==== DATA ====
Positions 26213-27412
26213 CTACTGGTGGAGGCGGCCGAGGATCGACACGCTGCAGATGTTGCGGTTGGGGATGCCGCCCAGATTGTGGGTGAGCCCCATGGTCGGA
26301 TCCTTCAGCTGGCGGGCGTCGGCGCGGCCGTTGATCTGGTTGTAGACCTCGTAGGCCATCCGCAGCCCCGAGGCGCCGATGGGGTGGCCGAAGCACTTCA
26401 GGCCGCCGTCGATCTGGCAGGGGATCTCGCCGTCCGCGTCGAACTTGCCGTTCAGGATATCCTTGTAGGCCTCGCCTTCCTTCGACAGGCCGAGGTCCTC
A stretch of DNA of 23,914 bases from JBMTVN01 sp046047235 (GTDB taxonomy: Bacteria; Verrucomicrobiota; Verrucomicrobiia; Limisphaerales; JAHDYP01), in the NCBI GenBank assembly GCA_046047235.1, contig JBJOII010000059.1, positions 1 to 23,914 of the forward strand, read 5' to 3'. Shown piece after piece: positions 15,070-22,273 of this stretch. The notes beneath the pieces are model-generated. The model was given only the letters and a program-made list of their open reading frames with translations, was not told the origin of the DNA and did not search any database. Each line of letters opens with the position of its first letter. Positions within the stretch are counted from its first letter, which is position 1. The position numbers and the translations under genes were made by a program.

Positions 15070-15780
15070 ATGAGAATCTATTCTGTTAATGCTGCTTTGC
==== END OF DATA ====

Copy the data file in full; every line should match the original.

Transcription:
Positions 26213-27412
26213 CTACTGGTGGAGGCGGCCGAGGATCGACACGCTGCAGATGTTGCGGTTGGGGATGCCGCCCAGATTGTGGGTGAGCCCCATGGTCGGA
26301 TCCTTCAGCTGGCGGGCGTCGGCGCGGCCGTTGATCTGGTTGTAGACCTCGTAGGCCATCCGCAGCCCCGAGGCGCCGATGGGGTGGCCGAAGCACTTCA
26401 GGCCGCCGTCGATCTGGCAGGGGATCTCGCCGTCCGCGTCGAACTTGCCGTTCAGGATATCCTTGTAGGCCTCGCCTTCCTTCGACAGGCCGAGGTCCTC
A stretch of DNA of 23,914 bases from JBMTVN01 sp046047235 (GTDB taxonomy: Bacteria; Verrucomicrobiota; Verrucomicrobiia; Limisphaerales; JAHDYP01), in the NCBI GenBank assembly GCA_046047235.1, contig JBJOII010000059.1, positions 1 to 23,914 of the forward strand, read 5' to 3'. Shown piece after piece: positions 15,070-22,273 of this stretch. The notes beneath the pieces are model-generated. The model was given only the letters and a program-made list of their open reading frames with translations, was not told the origin of the DNA and did not search any database. Each line of letters opens with the position of its first letter. Positions within the stretch are counted from its first letter, which is position 1. The position numbers and the translations under genes were made by a program.

Positions 15070-15780
15070 ATGAGAATCTATTCTGTTAATGCTGCTTTGC